Independent SportView With Darlington Majonga
THE cacophonous frenzy that followed the vanishing of eight Zimbabwean footballers into the hustle and bustle of London last week seems to b
e fizzling out – but not before exposing staggering hypocrisy on the part of some loudmouths.
Six Caps United players – Artwell Mabhiza, Silent Katumba, David Sengu, Raymond Undi, Elton Chimedza and Tichaona Nyenda – and the Highlanders duo of Luckson Mutanga and Dalisizwe Dlamini avoided their flight back home after their teams had clashed in a spurious exhibition match in the United Kingdom.
The “renegade” players have been pilloried left, right and centre for choosing to dump their careers in top-flight Zimbabwe football for menial work as illegal immigrants in the UK.
But the attempts by some blabbermouths smack of clumsy propaganda to score points instead of instigating useful debate on the issue.
While we certainly don’t condone the running away by the players, it is also true that the hullabaloo over the issue was devoid of context and exposed the double-faced apostles of mobocracy.
It is unhelpful to just condemn the players while ignoring the causes of their flight and the dynamics that influenced that. Those players are no different from the millions of Zimbabwean economic refugees holed up in various countries across the globe.
They are no different from journalists, engineers, architects, lawyers, doctors, nurses, pharmacists and many other professionals who have left Zimbabwe to work in other countries illegally. The only difference is the manner in which they left and the publicity around the issue.
Otherwise, the causes are the same – it’s the situation back home. That is the context and therein lies the explanation as to why the players deserted. No amount of rumbling will change the fact that the players ran away from the crisis at home.
This, however, does not mean people should condone their actions, but it means they should not be treated as worse criminals than thousands of local border-jumpers and economic refugees. We have had journalists in the public and private media running away from their jobs or defecting during trips abroad in the same manner the players did.
While the flight by the players in real terms dramatised the Zimbabwe crisis, it is a serious indictment of Caps United and Highlanders as institutions, as well as Zimbabwean football, and of course the country at large.
Honestly, it would be strange if a well-remunerated player foregoes a chance – no matter how slim – to frolick with the world’s best footballers in national colours to pursue a lifestyle that can ill-afford him a chance to frequent flashy restaurants unless he finds employment there as a kitchen porter.
Even though most footballers in Zimbabwe don’t enjoy the celebrity lifestyles their status would normally entail, something would be seriously wrong when a top-flight player is left with no option but to disgrace himself and opt for a hide-and-seek game just to survive.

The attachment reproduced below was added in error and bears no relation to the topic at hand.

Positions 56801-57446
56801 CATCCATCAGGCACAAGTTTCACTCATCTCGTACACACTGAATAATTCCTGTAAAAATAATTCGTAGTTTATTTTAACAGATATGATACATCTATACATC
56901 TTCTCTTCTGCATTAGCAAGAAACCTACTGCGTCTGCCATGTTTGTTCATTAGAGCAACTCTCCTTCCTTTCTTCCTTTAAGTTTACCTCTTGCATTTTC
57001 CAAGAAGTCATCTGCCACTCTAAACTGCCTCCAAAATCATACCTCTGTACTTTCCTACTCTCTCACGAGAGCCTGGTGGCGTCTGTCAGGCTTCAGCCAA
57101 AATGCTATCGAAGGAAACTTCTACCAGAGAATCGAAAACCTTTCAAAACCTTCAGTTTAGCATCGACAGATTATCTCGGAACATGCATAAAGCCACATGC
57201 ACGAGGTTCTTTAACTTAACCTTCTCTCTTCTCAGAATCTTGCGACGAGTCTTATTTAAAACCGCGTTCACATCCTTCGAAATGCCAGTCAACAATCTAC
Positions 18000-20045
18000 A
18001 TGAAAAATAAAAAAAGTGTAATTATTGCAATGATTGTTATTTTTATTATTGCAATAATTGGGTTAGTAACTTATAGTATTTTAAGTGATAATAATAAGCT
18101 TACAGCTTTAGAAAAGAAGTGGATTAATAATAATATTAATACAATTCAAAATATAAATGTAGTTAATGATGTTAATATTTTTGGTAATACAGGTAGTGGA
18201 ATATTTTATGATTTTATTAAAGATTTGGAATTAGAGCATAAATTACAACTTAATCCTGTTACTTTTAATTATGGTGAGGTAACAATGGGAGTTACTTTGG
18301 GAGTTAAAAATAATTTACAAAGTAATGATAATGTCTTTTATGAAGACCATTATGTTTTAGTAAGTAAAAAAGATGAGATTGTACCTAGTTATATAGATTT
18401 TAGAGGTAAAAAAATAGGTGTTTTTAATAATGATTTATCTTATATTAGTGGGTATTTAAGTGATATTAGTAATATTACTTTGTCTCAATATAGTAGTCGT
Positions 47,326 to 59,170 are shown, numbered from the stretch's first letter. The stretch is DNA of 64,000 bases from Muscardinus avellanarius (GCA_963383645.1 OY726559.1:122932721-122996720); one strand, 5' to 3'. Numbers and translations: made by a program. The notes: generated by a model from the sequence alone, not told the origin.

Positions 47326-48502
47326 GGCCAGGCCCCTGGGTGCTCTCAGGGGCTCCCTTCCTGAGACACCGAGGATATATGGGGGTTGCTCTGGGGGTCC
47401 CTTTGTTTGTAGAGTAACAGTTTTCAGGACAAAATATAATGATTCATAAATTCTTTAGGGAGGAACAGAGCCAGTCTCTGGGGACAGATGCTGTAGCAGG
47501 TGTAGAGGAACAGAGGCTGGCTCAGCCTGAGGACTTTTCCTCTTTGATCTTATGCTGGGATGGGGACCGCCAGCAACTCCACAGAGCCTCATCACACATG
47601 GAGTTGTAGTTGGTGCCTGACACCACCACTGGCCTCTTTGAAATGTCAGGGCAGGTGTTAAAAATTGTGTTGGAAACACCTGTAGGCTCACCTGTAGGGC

The eight footballers were quite aware that they would attract worldwide media coverage if they absconded, but their conscience still convinced them all they wanted was to find means to survive – regardless of the reprehensible manner they did it.
While we are in no way privy to the salaries and perks premiership footballers are getting, it’s clear from the actions of the deserters that they were not getting enough to make ends meet.
If Zimbabwe’s international cricketers were not comfortable with their remuneration, it’s quite clear most of them would have deserted the team abroad bearing in mind that they travel a lot.
It’s pertinent that soccer clubs and all institutions administering the sport make it their core business to ensure footballers are well-paid, though – understandably – it’s quite difficult to make any worker happy in Zimbabwe.
Over the past five years, we have had droves of Zimbabweans flocking to the UK, with estimates putting the number of emigrants at nearly a million.
While a number of them have been granted asylum in the UK on the premise of political persecution, the majority are simply economic refugees.
With Zimbabwe’s economy tottering on the throes of death, life has become so unbearable that anyone who gets an opportunity to escape the suffering would not hesitate.
That is why we have had journalists, doctors, nurses, engineers, technicians, bankers and teachers seeking refuge in the UK where some of them have abandoned their esteemed careers for menial jobs such as caring for the elderly, cleaning ablution facilities and serving food and drinks in bars and restaurants.
Even Information deputy minister Bright Matonga was at one time an economic refugee in the UK.
We have had before other footballers such as Memory Mucherahowa, Joe Mugabe, Ernest Chirambadare, Muzondiwa Mugadza, Fungai Kwashi, Murape Murape, Bheki Mlotshwa, Chamonoda Musanhu and Matambanashe Sibanda, to name but a few, finding the pound too irresistible than to wallow in poverty in the comfort – or lack of it – of a useless celebrity status back home.
The major difference is that all these former footballers had to use their own resources unlike the recent deserters who ridiculed the faith of the exhibition tour’s sponsor in the impoverished footballers.
It’s all appalling and embarrassing, but in the same breath to ignore what would have forced the economic refugees to opt for the menial jobs available for mostly illegal immigrants in the UK would be unfair.
Unless politics – both of power and our stomachs – changes for the better, we will continue seeing not only footballers but also even the most “patriotic” Zimbabweans grabbing any opportunity to flee the suffering in this country.
All Zimbabweans – including the Caps United and Highlanders players – want is to survive.